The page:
Anna, of Wendy Higgins’s novel Sweet Evil, leads a life full of constant temptation after meeting to-hot-for-anyone’s-good Kaidan. Her dark side, the gift from her fallen-angel father, makes her to want to impart darkness in others as well. Inspired by Anna’s dark side, we challenged you to write a story about a character who is tempted by something.
You wrote and voted, and we sent the ten finalists to Wendy Higgins for judging. Check out the winners and Wendy’s comments below, and be sure to congratulate your fellow Figs!
Wendy says: “It takes very strong writing to be able to convey a full story arc that grips the reader in 1,200 words. Cates is a very strong writer, because that’s exactly what’s been done! My attention was grabbed right away, making me wonder why ‘so many swallowed laughs now lied within her belly.’ As the story goes on, and we meet the stranger who falls for her silent intrigue, and I found myself holding my breath and reading faster. I wanted her to kiss him! But I wanted her to stay away from him because he might make her laugh or accidentally talk. The seven years was nearly up. She was so close. The stakes were high, and it could have gone either way. I felt the Swan Girl’s temptation, completely, and my heart broke hard at the end (which shows how invested I’d become in the story). The last line was haunting.
“My only suggestions for Cates are to avoid unnecessary phrases at the beginning of paragraphs, such as “Now, it happened that. . .” and “And so. . .” because they can detract from the flow of the narrative. And I think it might have up the stakes even further if we knew why these seven princes were cursed in the first place.
“Otherwise, fabulous! Congratulations!”
Way to go, S.E. Cates! You will receive a copy of Sweet Evil by Wendy Higgins, a copy of Insurgent by Veronica Roth, a copy of The Selection by Kiera Cass, a copy of Hemlock by Kathleen Peacock, a copy of Insignia by S.J. Kincaid, a copy of So Close to You by Rachel Carter, and a copy of A Confusion of Princes by Garth Nix.
Wendy says: “Another haunting entry! This one was especially effective because I could feel her back and forth emotions—the pull of her temptation to cut versus the pull of her boyfriend’s disappointment if she does it. I love his line, ‘You’re not the only one it hurts.’ This piece perfectly shows the agony of being addicted to self-harm, and at a loss about how to deal with the issues in a healthy way.
That brings me to the one line that made me pause and wonder. . .the line about her watching the people she loved die slowly. I would have liked to see a bit more there, to show the pain she’s facing and help us empathize with her further. If it only mentioned one person dying slowly, then I would assume a disease like cancer had struck. But it sounds like multiple people she loves are dying, which made me curious about her situation.
Overall, very powerful. Well done, Margaret!”
Great job, Margaret! You will receive will receive a copy of Sweet Evil by Wendy Higgins, a copy of The Selection by Kiera Cass, a copy of Hemlock by Kathleen Peacock, a copy of Insignia by S.J. Kincaid, a copy of So Close to You by Rachel Carter, and a copy of A Confusion of Princes by Garth Nix.
Wendy says: “Freaky!!! Mermaid/Siren horror was unexpected and tantalizing. As much as I wanted to hate her for what she was doing, you presented her in a way that made me understand. She was acting on instinct, not impulse. It’s very difficult to pull off a piece from the first person point of view when the narrator is, well, a cold-hearted killer. But you did it beautifully, and actually made me feel for her! I understood that she was doing what she was naturally created to do—seduce and kill—but we see that glimpse of wonder and regret after she’d let herself experience something with him. It twisted my heart. I loved the line, ‘My blood ran for his drowning, but my heart ached for his lips.’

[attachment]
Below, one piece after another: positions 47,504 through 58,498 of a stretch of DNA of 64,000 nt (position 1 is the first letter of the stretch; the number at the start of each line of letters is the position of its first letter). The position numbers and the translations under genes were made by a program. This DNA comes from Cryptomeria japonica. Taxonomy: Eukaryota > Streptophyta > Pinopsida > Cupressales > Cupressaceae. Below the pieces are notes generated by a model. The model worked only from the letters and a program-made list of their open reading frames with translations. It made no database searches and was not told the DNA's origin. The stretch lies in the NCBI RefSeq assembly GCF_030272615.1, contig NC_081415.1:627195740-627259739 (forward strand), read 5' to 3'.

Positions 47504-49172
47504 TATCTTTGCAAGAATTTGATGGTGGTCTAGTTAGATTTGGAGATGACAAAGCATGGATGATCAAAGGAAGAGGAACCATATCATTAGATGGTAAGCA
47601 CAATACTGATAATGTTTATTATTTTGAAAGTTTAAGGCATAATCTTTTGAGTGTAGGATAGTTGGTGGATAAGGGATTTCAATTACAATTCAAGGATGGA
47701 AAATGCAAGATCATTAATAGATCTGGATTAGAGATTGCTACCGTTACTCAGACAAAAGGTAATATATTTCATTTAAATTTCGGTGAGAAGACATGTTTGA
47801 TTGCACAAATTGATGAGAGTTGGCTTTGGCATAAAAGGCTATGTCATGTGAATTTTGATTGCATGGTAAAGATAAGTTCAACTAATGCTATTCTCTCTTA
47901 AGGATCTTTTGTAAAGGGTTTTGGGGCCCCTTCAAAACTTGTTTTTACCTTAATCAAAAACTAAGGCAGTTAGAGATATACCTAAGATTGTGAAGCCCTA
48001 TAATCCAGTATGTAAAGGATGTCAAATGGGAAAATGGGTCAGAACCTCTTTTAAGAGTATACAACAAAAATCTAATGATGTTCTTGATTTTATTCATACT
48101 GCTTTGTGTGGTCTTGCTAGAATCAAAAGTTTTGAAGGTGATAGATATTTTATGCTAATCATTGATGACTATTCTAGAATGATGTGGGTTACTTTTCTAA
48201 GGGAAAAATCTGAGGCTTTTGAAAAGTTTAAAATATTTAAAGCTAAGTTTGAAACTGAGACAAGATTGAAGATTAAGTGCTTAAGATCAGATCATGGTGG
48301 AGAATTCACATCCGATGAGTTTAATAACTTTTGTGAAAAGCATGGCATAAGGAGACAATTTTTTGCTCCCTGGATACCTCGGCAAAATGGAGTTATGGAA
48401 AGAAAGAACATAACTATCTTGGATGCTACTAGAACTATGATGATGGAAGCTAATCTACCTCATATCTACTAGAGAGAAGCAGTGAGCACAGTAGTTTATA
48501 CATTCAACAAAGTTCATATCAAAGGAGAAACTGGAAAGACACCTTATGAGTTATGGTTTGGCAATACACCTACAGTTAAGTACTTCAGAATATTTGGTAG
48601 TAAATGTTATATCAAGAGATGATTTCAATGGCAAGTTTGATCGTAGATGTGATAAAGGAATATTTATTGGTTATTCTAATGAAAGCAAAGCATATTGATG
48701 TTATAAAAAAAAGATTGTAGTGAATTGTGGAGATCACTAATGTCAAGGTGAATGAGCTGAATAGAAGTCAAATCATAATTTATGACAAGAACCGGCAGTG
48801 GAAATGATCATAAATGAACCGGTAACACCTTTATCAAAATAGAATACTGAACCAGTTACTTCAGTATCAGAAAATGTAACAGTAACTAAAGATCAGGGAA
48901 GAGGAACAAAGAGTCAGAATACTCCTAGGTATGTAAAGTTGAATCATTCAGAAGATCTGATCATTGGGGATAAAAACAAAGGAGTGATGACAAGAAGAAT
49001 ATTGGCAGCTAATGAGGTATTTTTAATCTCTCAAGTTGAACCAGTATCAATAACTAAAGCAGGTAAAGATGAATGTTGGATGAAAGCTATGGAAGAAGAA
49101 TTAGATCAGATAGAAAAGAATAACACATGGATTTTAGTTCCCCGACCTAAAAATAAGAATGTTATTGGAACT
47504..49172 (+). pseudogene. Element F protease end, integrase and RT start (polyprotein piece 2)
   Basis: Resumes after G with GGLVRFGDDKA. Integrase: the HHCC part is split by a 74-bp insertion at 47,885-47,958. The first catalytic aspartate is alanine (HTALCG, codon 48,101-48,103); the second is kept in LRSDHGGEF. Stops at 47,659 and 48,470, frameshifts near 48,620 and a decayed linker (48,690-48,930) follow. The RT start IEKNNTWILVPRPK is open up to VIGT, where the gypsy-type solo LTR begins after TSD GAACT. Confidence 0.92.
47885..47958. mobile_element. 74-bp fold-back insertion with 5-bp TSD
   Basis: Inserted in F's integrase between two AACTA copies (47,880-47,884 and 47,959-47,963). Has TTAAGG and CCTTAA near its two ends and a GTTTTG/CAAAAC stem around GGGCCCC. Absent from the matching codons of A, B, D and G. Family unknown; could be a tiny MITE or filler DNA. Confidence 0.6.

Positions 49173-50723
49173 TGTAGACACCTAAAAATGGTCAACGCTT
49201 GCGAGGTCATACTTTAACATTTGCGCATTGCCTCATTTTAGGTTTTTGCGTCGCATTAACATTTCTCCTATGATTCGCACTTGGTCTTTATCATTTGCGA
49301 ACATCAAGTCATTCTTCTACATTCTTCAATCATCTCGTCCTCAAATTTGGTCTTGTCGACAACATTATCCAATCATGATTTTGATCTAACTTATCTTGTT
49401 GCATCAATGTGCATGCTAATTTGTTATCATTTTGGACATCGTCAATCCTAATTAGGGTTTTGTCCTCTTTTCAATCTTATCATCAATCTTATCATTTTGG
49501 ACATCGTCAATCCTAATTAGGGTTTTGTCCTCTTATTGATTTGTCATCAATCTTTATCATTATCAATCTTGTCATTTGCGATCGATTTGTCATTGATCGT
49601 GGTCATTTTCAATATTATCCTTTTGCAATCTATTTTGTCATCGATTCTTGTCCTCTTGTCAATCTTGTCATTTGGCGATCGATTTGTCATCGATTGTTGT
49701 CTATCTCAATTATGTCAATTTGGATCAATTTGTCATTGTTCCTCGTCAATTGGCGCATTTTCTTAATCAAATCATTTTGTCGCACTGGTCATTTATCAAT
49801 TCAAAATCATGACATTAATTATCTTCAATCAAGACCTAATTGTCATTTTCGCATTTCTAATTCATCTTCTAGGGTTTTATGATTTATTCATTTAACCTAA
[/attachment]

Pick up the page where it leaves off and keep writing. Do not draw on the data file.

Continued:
“As far as criticism, the very last line seemed a tiny bit out of character—I couldn’t imagine that she sat around wishing human boys would like her. I would have liked a slightly stronger ending line that showed her confusion about her feelings and overpowering lure of her nature.
“All in all, a fantastic scene!”
Wendy also had comments for two of the other finalists:
“I had a terrible feeling of despair in the pit of my stomach as I read—I wanted to holler, “Don’t listen to the scream!” but it was clear that the screaming was too loud—too overpowering—too tempting. This is a beautiful, chilling narrative, a glimpse into a depressed mind being lured and seduced by the thought of death. Descriptions such as ‘Blood swallowing the floor’ bring the scene vividly to life.
“I would have liked to know a tiny bit more about this girl to get to know her better and feel further invested in her struggle, but what you have here is just enough to make us care.”
A Recipe for Craving and Self-Loathing by Isabel Filippone
Wendy says: “I’ve never been concise enough to write poetry—it’s very difficult for me, so when I see it done well I’m always in awe. In a few handful of words you’ve pieced together a wide span of emotion. In the first stanza I was grinning. I knew that temptation of the rich dessert, and I was thinking “Go for it!” And then the second stanza hits and the language changes from light to heavy and negative. The switch is sudden and very effective. What starts as an innocent-seeming temptation turns into something much deeper—someone struggling and hurting—someone for whom this one temptation is a seriously big deal. By the end my grin was a frown, and I wanted to clutch my heart at the last two lines. All of a sudden I felt guilty for being so flippant and happy in the first stanza. The range of emotion surfaced in this piece is impressive. Very well done.”